Llanelli AFC survives winding up petition at High Court
A High Court judge has dismissed a winding-up petition against a Welsh Premier football club.
Mr Registrar Jones made the decision in favour of former champions Llanelli AFC at the request of lawyers for Her Majesty's Revenue and Customs (HMRC).
It was the second time the club had faced winding up proceedings in three months.
Meanwhile, Llanelli Town Council says it has accepted over £9,000 in payment for social club rental arrears.
BBC Wales has been unable to contact anyone from the club.
During the London High Court hearing, counsel Matt Smith asked for the petition to be dismissed with an order the club pay HMRC's legal costs.
Although no other details were given during the hearing, the move suggests the club has paid its tax debts.
A previous winding up petition by HMRC was dismissed in September.
On Monday, Llanelli Town Council said it has accepted an interim payment of £9,109.82 from the football club in settlement of their social club rental arrears.
'Sustainable way forward'
The town council said previously that it was also owed £9,147.60 in respect of the football club's ground.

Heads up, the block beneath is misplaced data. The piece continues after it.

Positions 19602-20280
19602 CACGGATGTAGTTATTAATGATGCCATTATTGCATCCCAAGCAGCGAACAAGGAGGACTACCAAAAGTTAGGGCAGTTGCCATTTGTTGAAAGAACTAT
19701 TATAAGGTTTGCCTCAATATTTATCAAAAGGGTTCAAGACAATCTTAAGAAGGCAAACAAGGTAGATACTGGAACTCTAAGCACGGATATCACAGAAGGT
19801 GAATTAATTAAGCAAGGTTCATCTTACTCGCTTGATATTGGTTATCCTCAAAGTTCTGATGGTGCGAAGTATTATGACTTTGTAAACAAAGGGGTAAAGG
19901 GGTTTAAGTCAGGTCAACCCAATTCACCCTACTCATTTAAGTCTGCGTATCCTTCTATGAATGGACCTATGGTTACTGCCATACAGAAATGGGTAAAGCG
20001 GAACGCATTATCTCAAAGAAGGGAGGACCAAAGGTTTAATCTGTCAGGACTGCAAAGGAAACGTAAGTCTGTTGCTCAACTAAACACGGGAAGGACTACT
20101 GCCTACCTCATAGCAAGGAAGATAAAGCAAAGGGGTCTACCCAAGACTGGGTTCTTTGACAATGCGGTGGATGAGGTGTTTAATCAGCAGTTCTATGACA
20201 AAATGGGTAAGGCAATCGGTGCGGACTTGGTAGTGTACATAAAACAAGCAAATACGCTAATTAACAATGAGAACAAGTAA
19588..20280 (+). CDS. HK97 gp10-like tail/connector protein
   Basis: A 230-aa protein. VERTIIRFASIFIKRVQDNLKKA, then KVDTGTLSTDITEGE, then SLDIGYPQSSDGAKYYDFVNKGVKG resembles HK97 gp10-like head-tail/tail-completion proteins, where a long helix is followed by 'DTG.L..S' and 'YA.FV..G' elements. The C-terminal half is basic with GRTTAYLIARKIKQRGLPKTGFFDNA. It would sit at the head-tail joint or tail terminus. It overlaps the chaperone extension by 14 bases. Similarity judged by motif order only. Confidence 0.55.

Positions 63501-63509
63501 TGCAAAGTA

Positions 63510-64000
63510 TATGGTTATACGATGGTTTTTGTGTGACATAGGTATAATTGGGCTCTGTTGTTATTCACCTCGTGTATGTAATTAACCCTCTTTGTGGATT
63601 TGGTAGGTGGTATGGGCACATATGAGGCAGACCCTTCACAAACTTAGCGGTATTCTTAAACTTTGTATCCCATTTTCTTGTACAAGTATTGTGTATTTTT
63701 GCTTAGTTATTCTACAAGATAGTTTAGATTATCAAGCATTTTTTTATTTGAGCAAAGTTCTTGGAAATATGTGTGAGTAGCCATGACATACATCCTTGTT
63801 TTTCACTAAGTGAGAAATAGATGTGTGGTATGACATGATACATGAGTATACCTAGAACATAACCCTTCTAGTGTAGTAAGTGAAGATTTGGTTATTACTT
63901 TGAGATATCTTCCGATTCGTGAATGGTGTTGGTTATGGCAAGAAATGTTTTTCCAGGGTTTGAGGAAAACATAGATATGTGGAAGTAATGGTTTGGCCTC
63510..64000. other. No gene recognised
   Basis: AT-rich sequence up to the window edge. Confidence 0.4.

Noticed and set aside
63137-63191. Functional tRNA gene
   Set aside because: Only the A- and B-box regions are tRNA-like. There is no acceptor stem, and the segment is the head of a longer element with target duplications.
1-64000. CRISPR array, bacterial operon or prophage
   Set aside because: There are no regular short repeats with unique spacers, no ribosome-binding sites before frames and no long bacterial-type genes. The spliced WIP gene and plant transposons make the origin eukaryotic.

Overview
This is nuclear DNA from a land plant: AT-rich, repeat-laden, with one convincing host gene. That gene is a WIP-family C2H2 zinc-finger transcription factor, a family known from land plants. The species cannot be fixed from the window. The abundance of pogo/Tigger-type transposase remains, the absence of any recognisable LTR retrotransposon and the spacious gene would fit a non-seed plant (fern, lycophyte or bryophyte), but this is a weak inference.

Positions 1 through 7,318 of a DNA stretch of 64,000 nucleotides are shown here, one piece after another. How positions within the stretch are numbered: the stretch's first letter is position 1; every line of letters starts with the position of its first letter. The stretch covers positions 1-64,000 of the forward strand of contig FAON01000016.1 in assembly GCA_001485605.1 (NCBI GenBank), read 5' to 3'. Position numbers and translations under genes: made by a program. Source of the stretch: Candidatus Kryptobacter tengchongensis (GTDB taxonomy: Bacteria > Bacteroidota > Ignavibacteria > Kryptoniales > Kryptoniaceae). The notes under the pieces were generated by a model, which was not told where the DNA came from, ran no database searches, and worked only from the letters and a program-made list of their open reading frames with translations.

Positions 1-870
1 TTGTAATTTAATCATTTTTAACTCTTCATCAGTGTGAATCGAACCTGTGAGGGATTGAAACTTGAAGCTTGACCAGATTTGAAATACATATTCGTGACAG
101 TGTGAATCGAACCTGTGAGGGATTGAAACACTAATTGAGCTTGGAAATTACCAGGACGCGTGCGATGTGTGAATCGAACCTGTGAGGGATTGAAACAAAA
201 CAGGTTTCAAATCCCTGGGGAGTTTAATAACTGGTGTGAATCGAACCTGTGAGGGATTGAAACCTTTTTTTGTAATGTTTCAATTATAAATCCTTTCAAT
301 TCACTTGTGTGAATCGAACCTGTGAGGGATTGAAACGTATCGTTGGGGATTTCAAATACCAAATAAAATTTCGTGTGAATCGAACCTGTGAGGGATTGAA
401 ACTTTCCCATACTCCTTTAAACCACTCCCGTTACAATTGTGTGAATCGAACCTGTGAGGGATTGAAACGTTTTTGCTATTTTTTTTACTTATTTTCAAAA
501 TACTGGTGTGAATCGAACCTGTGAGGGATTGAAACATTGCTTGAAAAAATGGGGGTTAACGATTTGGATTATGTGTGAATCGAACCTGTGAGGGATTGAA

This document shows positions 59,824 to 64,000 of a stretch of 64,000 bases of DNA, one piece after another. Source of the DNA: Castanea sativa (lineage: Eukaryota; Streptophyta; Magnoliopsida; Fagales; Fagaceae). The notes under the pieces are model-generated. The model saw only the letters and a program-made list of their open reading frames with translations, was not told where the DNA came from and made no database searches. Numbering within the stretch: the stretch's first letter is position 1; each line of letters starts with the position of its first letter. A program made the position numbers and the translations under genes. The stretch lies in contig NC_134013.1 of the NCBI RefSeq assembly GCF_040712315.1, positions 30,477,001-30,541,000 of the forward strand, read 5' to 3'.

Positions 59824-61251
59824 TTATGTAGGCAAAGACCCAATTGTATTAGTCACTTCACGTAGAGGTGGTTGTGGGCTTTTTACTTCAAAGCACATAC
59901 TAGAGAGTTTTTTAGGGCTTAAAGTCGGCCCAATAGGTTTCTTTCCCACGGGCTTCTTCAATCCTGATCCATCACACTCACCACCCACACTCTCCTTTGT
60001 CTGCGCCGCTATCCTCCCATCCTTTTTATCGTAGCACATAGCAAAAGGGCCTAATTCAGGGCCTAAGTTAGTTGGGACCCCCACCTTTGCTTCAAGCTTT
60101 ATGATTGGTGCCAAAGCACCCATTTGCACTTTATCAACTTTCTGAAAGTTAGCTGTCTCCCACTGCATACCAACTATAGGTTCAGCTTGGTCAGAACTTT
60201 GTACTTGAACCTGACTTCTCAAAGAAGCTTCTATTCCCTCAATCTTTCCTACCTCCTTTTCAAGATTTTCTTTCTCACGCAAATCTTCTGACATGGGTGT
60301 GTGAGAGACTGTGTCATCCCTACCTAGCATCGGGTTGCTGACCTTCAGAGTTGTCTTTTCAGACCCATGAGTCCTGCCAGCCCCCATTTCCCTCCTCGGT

A statement from the council said it has been in talks with the Welsh Premier League (WPL) which has enabled it to sanction the release of the European prize money due to the football club.
It said the move enabled them to settle debts with ex-players and thereby remove the transfer embargo placed on them by the WPL.
Council leader Councillor Carl Lucas said: "The interim payment has now given the football club a chance to move forward and concentrate on their survival within the WPL.
"Our financial and administrative support over the years has ensured that Llanelli has arguably the best facilities in Wales for this level of football.
"We will continue to provide the resources required to continue this and hope that the chairman of the Reds now makes himself available to discuss and agree a sustainable way forward."
Another Welsh Premier team, Neath FC, was wound up in May.
In the same month Neath Rugby Club escaped a winding-up order after it was accepted it had paid its debts to HMRC.